Shlomo Ezagui

Do not ignore heavenly gifts?

On Passover, the Bible commands us to bring a sacrifice of barley, which is the staple food of animals. On the next holiday, Shavuot, we are commanded to bring two loaves of bread made from wheat, humans’ food.

Between Passover, when we were just liberated from a condition of slavery in a despicable land, and the next holiday, when we commemorate the giving of the Torah at Mount Sinai, there are seven weeks. The number seven corresponds to the seven dimensions of our emotions and character. It is during these seven weeks when we make a blessing over every day, through the mitzvah practice of counting the Omer, that we receive strength to improve ourselves and advance from the state of an animal (barley), closer to the positive qualities and condition of a human (wheat).

According to the instructions in the Bible, the wheat for this offering must grow in the Land of Israel. The Talmud asks what would happen if there was a miracle and wheat fell from heaven! Can we use this wheat? It did, after all, come from (the atmosphere of) Israel, or perhaps since it is not from the land, it is excluded from use. The conclusion is that it is recommended not to use this wheat; however, it is acceptable if he did use it.

When God does a miracle, He does so to serve a purpose. What lesson is there to be learned from this discussion (above) for each of us?

We are all born; “a wild donkey, man is born.” If one is not trained and does not work on himself, he will grow to think and act like an animal. Becoming an upright, moral, ethical, spiritual human takes much effort and personal determination. Ultimately, the goal is to realize the limitations of our intellect so that we can set it aside for an even stronger and more extraordinary faculty called faith —trust in God.

Without faith, a man can do nothing. With it, all things are possible. Faith is not belief without proof but trust without reservation.  

I was recently reading a comic strip that went like this:

“The longer I live, the less I know.”

“Is there a name for that?”


Generally, this improvement and growth of the self, is accomplished through our efforts. In the same way, a farmer sweats to work the ground, plant the seeds, harvest the stalks, grind the kernels, and bake the bread; a person must sweat and toil in a positive atmosphere so he will earn his results, the two loaves that he will sacrifice to God.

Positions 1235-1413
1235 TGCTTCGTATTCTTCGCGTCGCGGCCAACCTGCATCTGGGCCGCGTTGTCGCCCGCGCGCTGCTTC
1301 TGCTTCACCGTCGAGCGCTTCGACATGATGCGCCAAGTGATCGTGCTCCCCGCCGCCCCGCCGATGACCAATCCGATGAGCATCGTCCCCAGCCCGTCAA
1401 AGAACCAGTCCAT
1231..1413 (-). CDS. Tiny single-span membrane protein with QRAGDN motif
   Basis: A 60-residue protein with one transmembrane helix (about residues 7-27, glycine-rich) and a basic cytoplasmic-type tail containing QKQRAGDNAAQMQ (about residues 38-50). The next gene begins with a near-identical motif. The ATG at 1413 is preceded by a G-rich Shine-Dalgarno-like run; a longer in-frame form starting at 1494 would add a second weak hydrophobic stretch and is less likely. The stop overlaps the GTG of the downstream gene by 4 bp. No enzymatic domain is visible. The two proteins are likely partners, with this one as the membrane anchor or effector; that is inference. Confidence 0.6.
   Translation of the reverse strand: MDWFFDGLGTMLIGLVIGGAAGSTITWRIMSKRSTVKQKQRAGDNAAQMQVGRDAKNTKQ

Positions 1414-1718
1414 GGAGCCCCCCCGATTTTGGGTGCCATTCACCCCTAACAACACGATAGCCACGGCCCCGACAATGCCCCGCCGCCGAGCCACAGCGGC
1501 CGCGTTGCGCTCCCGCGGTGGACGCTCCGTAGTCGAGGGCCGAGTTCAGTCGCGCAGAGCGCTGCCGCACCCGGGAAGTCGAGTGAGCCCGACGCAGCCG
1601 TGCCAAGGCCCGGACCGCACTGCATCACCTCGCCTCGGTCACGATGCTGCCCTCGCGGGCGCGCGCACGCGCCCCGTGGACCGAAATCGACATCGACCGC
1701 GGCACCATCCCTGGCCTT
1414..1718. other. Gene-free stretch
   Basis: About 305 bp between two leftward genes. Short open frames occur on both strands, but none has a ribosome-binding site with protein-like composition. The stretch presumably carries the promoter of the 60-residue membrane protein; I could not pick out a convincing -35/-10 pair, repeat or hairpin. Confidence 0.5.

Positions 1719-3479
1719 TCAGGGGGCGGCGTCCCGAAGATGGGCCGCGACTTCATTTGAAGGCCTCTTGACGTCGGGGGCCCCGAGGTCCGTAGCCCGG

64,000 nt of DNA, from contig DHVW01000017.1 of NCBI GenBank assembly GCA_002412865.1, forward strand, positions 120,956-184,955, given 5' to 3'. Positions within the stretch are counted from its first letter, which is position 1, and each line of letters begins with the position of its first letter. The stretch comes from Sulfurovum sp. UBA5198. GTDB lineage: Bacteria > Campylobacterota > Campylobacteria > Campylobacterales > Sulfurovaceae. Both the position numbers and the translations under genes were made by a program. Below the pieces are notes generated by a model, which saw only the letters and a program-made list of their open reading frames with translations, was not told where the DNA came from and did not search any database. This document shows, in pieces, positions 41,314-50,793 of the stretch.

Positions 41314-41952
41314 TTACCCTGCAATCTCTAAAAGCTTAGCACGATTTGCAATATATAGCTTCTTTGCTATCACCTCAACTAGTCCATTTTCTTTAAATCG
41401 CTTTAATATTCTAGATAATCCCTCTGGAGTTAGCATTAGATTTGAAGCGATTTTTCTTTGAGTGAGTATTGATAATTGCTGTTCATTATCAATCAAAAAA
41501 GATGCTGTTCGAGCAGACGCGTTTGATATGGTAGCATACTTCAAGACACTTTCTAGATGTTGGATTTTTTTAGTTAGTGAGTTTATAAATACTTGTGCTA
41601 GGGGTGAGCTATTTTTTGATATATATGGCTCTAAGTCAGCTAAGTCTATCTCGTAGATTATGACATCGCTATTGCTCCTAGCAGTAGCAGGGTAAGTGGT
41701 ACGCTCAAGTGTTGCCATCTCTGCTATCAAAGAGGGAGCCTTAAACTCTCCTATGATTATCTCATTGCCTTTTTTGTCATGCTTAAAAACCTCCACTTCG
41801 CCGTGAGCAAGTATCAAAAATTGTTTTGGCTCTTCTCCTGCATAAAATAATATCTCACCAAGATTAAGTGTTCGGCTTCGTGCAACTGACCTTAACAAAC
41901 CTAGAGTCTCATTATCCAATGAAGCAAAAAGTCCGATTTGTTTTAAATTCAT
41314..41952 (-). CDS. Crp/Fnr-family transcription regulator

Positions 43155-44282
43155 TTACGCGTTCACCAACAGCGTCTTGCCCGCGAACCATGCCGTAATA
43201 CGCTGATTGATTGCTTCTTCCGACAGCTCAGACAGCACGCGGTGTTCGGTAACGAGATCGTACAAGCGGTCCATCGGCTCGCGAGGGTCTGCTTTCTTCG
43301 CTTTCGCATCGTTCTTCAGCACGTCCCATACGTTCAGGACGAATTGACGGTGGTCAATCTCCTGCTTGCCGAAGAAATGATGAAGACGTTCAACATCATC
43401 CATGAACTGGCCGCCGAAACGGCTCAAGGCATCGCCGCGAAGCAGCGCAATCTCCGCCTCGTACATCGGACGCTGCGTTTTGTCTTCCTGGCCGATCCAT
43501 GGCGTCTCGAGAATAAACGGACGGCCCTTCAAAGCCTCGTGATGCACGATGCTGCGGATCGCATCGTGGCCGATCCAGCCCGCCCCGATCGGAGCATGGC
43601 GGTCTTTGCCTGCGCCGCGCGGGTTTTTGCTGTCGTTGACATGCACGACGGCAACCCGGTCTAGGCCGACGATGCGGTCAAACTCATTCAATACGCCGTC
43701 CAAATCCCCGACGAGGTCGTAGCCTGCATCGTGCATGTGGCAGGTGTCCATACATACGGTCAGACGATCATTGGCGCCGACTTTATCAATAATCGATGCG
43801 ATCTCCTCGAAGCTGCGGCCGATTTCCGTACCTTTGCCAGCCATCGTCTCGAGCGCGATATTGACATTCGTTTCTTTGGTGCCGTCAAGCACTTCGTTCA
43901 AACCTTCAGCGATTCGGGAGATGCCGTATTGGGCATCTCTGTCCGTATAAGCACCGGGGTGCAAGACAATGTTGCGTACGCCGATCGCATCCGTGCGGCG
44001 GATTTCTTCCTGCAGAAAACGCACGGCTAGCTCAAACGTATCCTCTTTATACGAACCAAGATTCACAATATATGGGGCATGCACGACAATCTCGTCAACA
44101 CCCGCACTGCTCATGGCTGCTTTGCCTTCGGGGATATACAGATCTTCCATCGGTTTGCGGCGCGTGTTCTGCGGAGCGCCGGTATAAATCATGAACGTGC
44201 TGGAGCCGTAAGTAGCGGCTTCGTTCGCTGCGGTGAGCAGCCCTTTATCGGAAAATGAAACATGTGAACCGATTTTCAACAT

An age-old prayer asks God not that we are without any struggles in life but that we have the strength to overcome all challenges to become the more remarkable and stronger person these hardships are meant to make of us.

Although hard work is the preferred path for deep enrichment, sometimes from heaven, out of the blue, God will “help” a person in his journey to reach the purpose of life by miraculously providing inspiration. This happens without any effort on the person’s part; perhaps he is driving home from work when inspiration strikes; “coincidentally” or in some other unexpected way (“wheat from heaven”), instilling a feeling of spiritual inadequacy or a desire to be and do more with one’s life.

This may throw a person off. He may wonder, “What is this all about? I have not worked on anything to deserve this spark from heaven. What am I to do with this unearned feeling?”

“Therefore,” the Talmud says, “Although you were not looking out for this, God in His kindness granted you this thought or inspiration for a reason. Be careful not to ignore this gift because it has special powers. It comes from heaven!”

Chapter 189

About the Author
Rabbi Shlomo Ezagui is an author and lecturer. "A Spiritual Soul Book" ( & "Maimonides Advice for the 21st Century" ( In 1987, Rabbi Ezagui opened the first Chabad Center in Palm Beach County, Florida, and the first Orthodox Synagogue on the island of Palm Beach, Florida.
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